The Most Important Muscle

First of all I apologize for missing a few weeks, we have been extremely busy trying to the get The FARM office open here in Birmingham.  Exciting stuff!

Since we are still in the infancy stages of this blog I really need start laying the groundwork on some major issues.

As more and more information pours out on a daily basis about functional training and as I call "the movement to movement" sometimes information easily becomes misinformation or missed information all together.  One of the central themes surrounding functional training, or at least it should be, is the importance of the THORACIC DIAPHRAGM.

And yes, this does answer the question, what is the most important muscle, and it doesn't matter if your a sprinter, a marathoner or any other sport.  The diaphragm is central, pun intended, to every athletic movement and the quality of that movement.  And yes it is the THORACIC DIAPHRAGM, there are actually 4 diaphragms in the human body; the CRANIAL, CERVICAL, THORACIC, and PELVIC.  All of these have play an integral role within the body and between one another.  At the foundation of the functional training and athletic training platform rests the thoracic diaphragm.

First lets discuss the action of the diaphragm, the human lungs work on a negative pressure system which essentially means that when we inhale we are essentially forcing air in and when we exhale we allowing it to escape, this is a very simple explanation but this is not meant to be a physiology lesson.  So when we inhale the diaphragm contracts and moves inferior causing a vacuum for the lungs and when we exhale the diaphragm relaxes and rises allowing air out.  During these same actions an incredible things happens, as the diaphragm contracts and moves downward it builds pressure between itself and the pelvic diaphragm or pelvic floor, this is known as intrabdominal pressure or IAP, this IAP is THE PRIME STABILIZER OF THE SPINE!  No not the lumbar musculature, not the abs and not the mystical CORE that everyone is training into oblivion.  Now in order for the diaphragm and IAP to properly stabilize the spine and in effect the rest of the body, we must first remember how to breathe.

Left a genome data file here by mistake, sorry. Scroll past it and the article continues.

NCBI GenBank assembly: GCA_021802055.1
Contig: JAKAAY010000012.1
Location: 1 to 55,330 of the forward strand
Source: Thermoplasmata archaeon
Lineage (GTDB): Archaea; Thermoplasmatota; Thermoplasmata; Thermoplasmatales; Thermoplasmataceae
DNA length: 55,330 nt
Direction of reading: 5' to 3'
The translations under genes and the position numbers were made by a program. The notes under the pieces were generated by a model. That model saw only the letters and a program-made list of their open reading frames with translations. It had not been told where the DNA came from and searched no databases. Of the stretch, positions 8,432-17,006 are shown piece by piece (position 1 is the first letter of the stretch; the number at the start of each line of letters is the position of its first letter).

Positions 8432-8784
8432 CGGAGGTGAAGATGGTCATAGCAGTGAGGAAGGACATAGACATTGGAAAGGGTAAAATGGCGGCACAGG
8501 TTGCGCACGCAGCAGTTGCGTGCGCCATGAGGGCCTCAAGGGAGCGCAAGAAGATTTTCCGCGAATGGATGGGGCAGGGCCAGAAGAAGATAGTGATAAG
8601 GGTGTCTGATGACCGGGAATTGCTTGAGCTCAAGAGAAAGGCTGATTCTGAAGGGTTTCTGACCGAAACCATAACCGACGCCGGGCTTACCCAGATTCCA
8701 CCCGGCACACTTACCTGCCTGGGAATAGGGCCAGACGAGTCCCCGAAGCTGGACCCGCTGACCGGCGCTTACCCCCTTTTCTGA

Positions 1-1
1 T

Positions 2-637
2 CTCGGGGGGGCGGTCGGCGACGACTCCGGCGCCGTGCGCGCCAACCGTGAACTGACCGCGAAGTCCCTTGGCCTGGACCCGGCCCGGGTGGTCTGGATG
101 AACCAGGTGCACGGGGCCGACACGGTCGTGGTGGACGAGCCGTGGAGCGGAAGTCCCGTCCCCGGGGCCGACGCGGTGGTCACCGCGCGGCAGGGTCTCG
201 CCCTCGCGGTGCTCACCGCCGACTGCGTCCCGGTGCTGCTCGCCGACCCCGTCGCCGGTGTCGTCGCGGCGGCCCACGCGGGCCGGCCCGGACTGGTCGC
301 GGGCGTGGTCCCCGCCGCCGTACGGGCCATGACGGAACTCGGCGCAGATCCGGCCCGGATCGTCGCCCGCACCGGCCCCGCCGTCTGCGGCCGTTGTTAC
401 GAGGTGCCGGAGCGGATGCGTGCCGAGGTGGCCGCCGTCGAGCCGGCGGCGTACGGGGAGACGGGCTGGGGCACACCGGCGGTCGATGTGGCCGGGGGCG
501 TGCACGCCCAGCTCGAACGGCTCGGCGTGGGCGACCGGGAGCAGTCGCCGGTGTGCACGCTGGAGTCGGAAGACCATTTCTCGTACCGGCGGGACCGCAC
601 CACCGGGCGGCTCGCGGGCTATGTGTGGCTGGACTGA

"Remember how to breathe?"  This is a common patient response, and then they lose their minds when I tell them they can keep themselves out of back pain by learning how to breathe.  Stick with me, if you have ever watched an infant breathing, not in a creepy way, you have probably noticed that their giant Buddha-like belly expands and falls with little to no movement of the ribs or chest.  This is the exact opposite of how 90% of the adult population breathes.  Instead most adults, due to extended amounts of seated posture and general lack of movement start to breathe using accessory breathing muscles in the neck and shoulders.  These accessory muscles are only meant to be used for labored breathing, as in exercising.  Switching to these back-up muscles as the main breathing apparatus leads to shoulder tension, lumbar spine pain, headaches and a whole host of other problems.  Here is a video showing this type of breathing, also known as paradoxical breathing.


Now that we have discussed the general issues with the thoracic diaphragm, we will now move to why it is an athletes most crucial muscle.  For the purpose of this article I will use a distance runner, but this does not mean that the diaphragm is not equally important for non-endurance athletes.  

All runners have at some time probably heard that you should try to breathe in a 3:2 ratio (3 steps breathing in, 2 steps breathing out)  this is supposedly done to keep the runner from landing on the same foot with full exhalation.  This theory on breathing is absolutely right, but it needs more specification: 3:2 ratio of ABDOMINAL BREATHING.